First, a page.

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Discussion in 'DIRECTV HD DVR/Receiver Discussion' started by hdtvfan0001, Oct 17, 2007.
Fox is 720p.
7401=Dish Network? What's this 7401 you speak of? (seriously, not sarcastic)
And does it matter if there are no 1080p broadcasts?
Ok, I know I have watched a football game in 1080i this year. Maybe it was that tragic and horrifying Cal game on Versus last week.
It's the main processor for the HR21.
CBS and NBC are both 1080i as well.
CBS is usually 1080i. 720p is supposed to provide a smoother picture for sports because of the motion involved, 1080p would do the same. 1080i is said to be "choppier" - not sure if that's the right word, but close enough.
Functionally, the biggest difference for me has been the color (it matches the rest of my system - yay!) and the ethernet switch, which allows connecting another networked device to LAN very easily if you don't have another ethernet jack handy. That network switch is probably the only difference you can really tell from a usability standpoint. Other things like the slightly larger drive and faster MPEG decoder are "nice to have" features, but other the physical appearance and different back panel layout, you'd never know you weren't using an HR20.
I see, thanks for the insight. I hope we get 1080p soon; until then I guess it's 1080p dvd!
The ethernet switch was extremely helpful. It allowed me to return the external switch and save $40.
I suspect you have years of waiting ahead of you, as every HD national broadcast content provider spent millions and millions on 720p and 1080i equipment over just the past couple of years, and there has been virtually no mandate to even think about 1080p for several years.
Add in the fact that 1080p sets make up less than 5% of the 30 million HD sets in the field today, and you only hear a yawn on 1080p right now.
How's the HD noise compared to the HR20?
Well, my HR20 is inaudible from my living room couch and so is my HR21.
How's that for an answer?
Lucky. I can hear a subtle high pitch whine from mine when the volume is low. Gets on my nerves and the HR10-250 never did it. Love the black face of the HR21 though!
My HR21 is definitely quieter than the R15 it replaced. I'm not really sure how loud my HR20 is because of its location, so that's a tough comparison for me.
I would also add to LameLefty's sentiments that there really is no noticable performance improvement from the HR21 vs the HR20. If there is, I can't tell. It truly is an HR20 minus the OTA, along with the visual differences such as the piano black color and diffused blue ring.
I don't know how you would really be able to tell, but I don't think the difference in drive capacity really amounts to much.
Unfortunately, this is likely a slight defect in your drive. Probably falls within the tolerance specifications and some are going to be better than others. Having worked with a number of different devices over the years both at home and at work, I find the HR20 to be very quiet .. I cannot comment specifically on the HR21 as I do not have one. However, I suspect that the performance is even better than the best that I have seen because of the even quieter drives.
The rate of growth of 1080p sets is very rapid. It easily triple in the next year (to 15% or greater).
But as to 1080p OTA, it's difficult to see how that's going to happen when it currently isn't possible to squeeze a 1080p(/60) channel into a single ATSC channel slot. It's just too much data for MPEG2 to hammer into 6MHz (26Mbit).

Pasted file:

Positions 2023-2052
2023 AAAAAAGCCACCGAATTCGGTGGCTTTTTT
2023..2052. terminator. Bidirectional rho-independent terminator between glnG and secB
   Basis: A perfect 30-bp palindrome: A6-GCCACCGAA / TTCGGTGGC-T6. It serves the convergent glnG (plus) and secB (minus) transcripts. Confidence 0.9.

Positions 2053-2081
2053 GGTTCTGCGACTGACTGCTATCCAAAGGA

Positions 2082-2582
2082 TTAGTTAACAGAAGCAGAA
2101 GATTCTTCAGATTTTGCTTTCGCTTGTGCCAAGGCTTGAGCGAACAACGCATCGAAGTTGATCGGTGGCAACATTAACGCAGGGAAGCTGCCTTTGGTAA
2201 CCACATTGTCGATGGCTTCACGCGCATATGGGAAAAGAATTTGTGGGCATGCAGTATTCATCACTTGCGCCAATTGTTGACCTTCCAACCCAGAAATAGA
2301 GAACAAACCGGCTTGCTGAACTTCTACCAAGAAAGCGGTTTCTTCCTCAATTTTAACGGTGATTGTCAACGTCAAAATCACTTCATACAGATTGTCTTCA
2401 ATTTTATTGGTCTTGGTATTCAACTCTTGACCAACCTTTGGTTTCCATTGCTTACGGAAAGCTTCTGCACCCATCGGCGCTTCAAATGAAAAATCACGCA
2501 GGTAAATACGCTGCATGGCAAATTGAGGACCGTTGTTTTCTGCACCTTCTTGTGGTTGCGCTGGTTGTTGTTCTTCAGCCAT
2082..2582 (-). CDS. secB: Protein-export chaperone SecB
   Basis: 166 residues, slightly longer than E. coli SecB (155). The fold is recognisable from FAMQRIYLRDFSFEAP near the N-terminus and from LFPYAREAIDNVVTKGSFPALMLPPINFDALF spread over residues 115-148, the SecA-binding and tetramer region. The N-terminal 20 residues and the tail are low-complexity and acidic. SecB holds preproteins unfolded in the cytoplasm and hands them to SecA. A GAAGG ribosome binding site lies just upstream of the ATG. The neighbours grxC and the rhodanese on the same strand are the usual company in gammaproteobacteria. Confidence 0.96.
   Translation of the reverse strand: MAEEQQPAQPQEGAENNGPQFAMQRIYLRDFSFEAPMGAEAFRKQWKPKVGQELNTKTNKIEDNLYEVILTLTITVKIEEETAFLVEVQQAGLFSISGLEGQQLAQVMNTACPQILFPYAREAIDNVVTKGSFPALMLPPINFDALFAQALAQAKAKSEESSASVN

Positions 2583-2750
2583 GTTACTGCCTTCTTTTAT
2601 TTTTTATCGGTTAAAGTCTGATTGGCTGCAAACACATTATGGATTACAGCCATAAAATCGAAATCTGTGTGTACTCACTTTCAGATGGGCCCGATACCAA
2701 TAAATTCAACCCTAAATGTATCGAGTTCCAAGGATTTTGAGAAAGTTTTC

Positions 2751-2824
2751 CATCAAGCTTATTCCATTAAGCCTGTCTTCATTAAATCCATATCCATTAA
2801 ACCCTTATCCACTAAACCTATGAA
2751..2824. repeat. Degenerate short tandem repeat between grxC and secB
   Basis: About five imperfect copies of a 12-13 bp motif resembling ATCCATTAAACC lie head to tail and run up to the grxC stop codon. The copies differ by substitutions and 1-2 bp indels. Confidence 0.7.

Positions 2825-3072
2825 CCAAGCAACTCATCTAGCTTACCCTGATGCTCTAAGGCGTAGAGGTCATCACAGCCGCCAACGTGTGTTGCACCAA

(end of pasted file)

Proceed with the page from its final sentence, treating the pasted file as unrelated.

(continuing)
So even if channels could produce it (and I am told many shows are shot in 1080p right now), and networks could route it through their systems, it couldn't be broadcast.
I think that some day the ATSC group will meet and talk about how to employ H.264 in ATSC channels in the future. At that time, they'll also define 1080p/60 as an ATSC standard (employing H.264). Then, maybe we'll see OTA 1080p. It'll be years.
Until then the only uses for 1080p are:
HD disc formats.
Directly connecting your computer to your HDTV via DVI->HDMI.
Games on Xbox 360 and PS3.
And as a great format for display of both 720p and 1080i signals without any loss of resolution.
Which, honestly, is quite a lot. I can't see how buying a new non-1080P (/60) HDTV right now makes much sense at all (unless it is below 42"). I'll go even farther. Make sure it accepts 1080p/24 too (even if it isn't full 1080 resolution), if you're at all a fan of movies.
It'll be the twelfth of Never. To broadcast in a new format you'd have to be willing to ignore the installed base and somehow interest everyone in moving to new TVs. Look how hard THIS jump has been. Maybe in 30 years, and to 6400x2700 or some such. Media, computers and networks may have their own evolution of course, and "TV" may well be obsolete by them. Certainly satellite TV will be, given fiber.
The TV manufacturers would like us to believe that, but even they can't forecast future buying habits. Some manufacturers are reporting sales lagging behind projections just in the past quarter alone.
The adoption rate of HDTV in general is already behind "expert forecasts" from just 3 years ago, so there is no reason to believe much beyond 3-6 months in the future. It's kinda like the weather....you have a 50% chance of being right most days.
With the 2009 deadline approaching, things will pick up because of that, not the 1080p standard. Many people with HDTV's today still don't even watch HDTV, they watch analog stations on their HDTV (as sad as that is).
For all those reasons, there's no urgency in the market to migrate to 1080p broadcasts for 4, 5 or more years down the road.
Is this any different than HR20-100? I have the -700 but thought I read that the HR21's ethernet is just like the HR20-100. Thanks.